Chuck Wicks is well known to country music fans through such hit records as the sentimental “Stealing Cinderella” and “All I Ever Wanted.” Over the past couple of years, the Delaware native has seen the other side of country radio as co-host of Cumulus’s America’s Morning Show with Blair Garner and Kelly Ford.
“I get to see both sides of the fence,” Wicks, who’s returning with Turning Point, his first full-length album in eight years (out Feb. 26). “I know the side of being an artist and a songwriter and trying to get your song played on the radio, and doing the radio tour. I have to tell you that I have such respect for the singer-songwriter, and also for country radio. To marry those two together, and see some of those guys that I’ve toured with, and that I’ve grown up listening to — to sit in the same room with them and talk shop, and get on the radio and have fun with them — you can’t beat it. I have a ball doing it.”
Ironically, Wicks says that his day job has helped his visibility with his performing career. “As an artist, you might hit a city twice a year. Doing the radio show, and being in 42-plus cities, I’m waking up with these guys every single morning. I have a better relationship now with the country music fan than I’ve ever had. When you’re able to talk with someone every single morning as they are going to work, they get to know you, and I get to know them. Now, when I go into a city to play as an artist, they know me better than they would ever know me just from hearing one or two songs on the radio.”
Wicks does admit that starting his days when he’s used to ending them is a little different, but he’s gotten used to it. “I have figured out that I’m not going to get any sleep. At first, I tried to find time to take a nap, but it’s not going to happen right now. I’m okay with that, because I love everything that I’m doing. As long as you love what it is that you’re doing, you can give up something else On the weekends, I still tour. Mondays are extremely hard for me because I’ve got to set my clock back and get on schedule, but besides that, I consider myself to be living the dream.”
Wicks has been waiting to release new music for a while. “This album was a long time in the making. There was a lot of wondering if these songs were ever going to see the light of day. When I knew it was going to happen, I got very excited,” he explains. “Every artist goes through change, and grows and becomes better, and that’s what I wanted to showcase — where I am now as opposed to where I was when I first came on the scene.”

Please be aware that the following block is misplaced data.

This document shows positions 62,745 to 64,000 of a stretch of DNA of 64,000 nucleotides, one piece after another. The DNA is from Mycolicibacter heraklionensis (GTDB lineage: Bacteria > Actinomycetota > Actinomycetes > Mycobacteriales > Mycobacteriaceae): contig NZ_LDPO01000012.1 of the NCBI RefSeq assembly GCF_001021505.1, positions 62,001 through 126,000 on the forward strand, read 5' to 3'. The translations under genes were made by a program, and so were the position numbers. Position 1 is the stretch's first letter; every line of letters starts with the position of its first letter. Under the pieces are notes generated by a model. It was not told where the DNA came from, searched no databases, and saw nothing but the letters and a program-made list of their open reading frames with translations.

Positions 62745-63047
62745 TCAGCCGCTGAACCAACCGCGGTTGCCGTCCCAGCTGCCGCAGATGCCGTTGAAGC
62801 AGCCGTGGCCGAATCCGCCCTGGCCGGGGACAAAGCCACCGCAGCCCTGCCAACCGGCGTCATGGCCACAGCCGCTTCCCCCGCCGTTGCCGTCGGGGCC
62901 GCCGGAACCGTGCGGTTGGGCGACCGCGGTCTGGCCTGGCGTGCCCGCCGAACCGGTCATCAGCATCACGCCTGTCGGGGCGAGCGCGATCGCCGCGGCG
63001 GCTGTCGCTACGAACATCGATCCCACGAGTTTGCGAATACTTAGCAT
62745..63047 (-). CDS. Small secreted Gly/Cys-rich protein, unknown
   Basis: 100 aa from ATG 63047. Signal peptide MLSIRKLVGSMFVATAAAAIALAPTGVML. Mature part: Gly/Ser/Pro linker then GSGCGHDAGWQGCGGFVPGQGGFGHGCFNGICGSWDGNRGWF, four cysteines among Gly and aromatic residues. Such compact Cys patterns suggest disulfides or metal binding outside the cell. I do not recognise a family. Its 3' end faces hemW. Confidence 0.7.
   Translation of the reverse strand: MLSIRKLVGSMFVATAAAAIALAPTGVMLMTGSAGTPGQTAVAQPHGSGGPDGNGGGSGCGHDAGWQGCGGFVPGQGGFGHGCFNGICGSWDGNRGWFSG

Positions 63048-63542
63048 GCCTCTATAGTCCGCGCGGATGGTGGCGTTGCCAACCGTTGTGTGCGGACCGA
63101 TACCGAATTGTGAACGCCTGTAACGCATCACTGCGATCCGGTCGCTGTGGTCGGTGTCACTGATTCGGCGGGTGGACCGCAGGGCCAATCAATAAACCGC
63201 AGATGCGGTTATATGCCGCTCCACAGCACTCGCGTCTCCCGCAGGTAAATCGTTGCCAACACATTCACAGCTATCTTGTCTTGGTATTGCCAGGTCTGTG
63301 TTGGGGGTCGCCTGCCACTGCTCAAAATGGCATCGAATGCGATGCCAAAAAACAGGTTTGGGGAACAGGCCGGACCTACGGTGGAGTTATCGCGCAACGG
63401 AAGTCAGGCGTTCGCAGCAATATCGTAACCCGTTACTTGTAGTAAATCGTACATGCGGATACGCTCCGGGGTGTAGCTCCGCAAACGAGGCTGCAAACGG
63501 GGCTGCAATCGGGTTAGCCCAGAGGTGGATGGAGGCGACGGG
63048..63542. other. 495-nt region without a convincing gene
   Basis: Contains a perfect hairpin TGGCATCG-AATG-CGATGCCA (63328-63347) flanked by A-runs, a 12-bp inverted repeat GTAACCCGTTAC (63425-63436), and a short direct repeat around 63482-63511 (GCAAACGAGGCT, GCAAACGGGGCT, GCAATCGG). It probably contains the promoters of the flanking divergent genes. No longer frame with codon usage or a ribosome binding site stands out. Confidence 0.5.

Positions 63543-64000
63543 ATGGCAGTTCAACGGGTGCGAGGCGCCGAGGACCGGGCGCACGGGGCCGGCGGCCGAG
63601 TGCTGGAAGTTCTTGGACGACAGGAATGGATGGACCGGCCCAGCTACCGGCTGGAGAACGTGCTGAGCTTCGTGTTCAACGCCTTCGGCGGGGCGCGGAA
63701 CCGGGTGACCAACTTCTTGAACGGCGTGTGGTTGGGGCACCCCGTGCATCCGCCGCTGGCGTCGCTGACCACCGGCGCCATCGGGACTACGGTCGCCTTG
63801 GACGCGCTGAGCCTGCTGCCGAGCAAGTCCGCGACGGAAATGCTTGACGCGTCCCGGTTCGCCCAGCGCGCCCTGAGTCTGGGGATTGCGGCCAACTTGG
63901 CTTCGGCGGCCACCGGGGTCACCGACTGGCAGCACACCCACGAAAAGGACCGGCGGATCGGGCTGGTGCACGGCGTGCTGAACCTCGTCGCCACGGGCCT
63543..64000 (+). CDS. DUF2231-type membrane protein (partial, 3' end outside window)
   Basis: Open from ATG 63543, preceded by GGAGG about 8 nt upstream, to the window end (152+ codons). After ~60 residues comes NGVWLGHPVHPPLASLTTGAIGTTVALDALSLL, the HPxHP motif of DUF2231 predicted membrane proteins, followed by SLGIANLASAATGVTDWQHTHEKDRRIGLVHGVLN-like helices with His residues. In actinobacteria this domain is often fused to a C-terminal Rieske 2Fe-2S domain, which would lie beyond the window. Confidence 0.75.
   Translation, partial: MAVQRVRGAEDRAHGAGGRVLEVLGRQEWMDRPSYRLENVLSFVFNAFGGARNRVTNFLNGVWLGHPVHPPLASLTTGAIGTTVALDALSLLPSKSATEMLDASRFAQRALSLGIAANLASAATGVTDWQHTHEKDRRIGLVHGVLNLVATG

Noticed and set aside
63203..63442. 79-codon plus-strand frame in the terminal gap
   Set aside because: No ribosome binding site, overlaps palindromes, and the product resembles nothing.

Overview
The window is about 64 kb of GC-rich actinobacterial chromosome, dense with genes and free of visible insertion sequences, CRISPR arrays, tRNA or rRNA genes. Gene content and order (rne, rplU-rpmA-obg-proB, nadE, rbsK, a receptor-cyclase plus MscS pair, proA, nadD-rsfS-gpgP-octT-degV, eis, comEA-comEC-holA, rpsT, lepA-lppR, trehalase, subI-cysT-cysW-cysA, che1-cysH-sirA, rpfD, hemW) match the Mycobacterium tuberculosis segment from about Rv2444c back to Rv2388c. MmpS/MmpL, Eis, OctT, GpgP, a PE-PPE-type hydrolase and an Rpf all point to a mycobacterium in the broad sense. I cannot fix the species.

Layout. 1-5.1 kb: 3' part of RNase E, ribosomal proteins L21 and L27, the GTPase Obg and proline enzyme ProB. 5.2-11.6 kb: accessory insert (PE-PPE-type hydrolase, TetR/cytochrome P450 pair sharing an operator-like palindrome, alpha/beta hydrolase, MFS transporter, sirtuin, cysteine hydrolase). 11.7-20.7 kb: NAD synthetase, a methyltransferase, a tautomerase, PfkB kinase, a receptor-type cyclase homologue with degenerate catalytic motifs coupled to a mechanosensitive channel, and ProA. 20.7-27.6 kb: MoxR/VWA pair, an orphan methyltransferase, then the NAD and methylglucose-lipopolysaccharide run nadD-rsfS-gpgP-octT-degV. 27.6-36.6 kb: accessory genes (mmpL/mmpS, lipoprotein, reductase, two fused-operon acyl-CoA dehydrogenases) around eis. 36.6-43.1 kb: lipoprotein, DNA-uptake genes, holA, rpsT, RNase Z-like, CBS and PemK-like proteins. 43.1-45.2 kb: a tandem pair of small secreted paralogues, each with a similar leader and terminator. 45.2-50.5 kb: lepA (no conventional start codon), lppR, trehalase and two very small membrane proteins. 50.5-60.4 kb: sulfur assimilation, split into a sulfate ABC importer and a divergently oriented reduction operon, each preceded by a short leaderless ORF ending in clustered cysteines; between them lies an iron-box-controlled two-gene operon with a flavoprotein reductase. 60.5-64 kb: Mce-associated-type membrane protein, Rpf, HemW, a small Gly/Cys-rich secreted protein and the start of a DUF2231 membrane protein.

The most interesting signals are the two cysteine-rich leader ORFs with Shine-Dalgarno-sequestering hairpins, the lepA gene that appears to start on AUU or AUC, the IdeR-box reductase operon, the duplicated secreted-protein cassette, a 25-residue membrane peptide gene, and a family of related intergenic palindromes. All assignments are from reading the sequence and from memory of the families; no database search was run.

And at this point in his career, Wicks has clarity on who he it as an artist. “have never had a clearer focus or vision on what kind of record I wanted to make,” he says. “This is my second chance to say this is who I am as a singer-songwriter. Hopefully, that’s reflected when people listen to it.”
The disc toes the line between love songs like “Whole Damn Thing” and the heartbreaking “She’s Gone.” “I don’t care who you are — you’ve experienced heartbreak. It doesn’t have to be a romantic relationship, it can be in life — maybe you don’t have the job you want, your parents aren’t around, you lost your dog, or anything that makes you feel that loss and wanting something back. That’s where I go to as a songwriter. I try to write things that I can relate to and that I can pull from.”
In a unique twist, those fans who pre-ordered Turning Point during the first week of availability will receive a phone call from the singer — something he says has been a lot of fun.
“I think a lot of people have done something of a double take. There’s not a better way to say thank you to someone than when you see them in person and shake their hand, but so many times — especially in our business — you don’t have the luxury to do that.”
One phone call was particularly memorable — and gut-wrenching. “There was a mother-daughter that used to go to a lot of my shows, and the mother answered the phone, I asked her what was going on, and how was Lauren, who’s her daughter,” says Wicks. “I hadn’t seen them in a couple of years, and she told me she had passed away during the past month. She was very young. I didn’t know anything of it. She had bought the record in honor of her daughter. To sit there and be able to swap stories about seeing them on the road together was a very touching experience. I was able to spark some great memories that she had of her daughter that I was involved in, which was very cool.”
Billboard has an exclusive sneak peek of one of the tracks from Turning Point — “I Don’t Do Lonely Well.” The song might be a little familiar to some — Jason Aldean recorded it on his 2012 album Night Train — and Wicks is excited to let fans hear the track from the perspective of the songwriter.
“Now, all of his fans that know the song the way he recorded it get to see how a different artist can sing the same song and puts a different take on it. That’s going to be really exciting for me. I go out and play the song live, and people will come up and say ‘Your version is a lot different than Jason’s,’ but I love both versions,” says Wicks. “To me, that speaks volumes about the song.”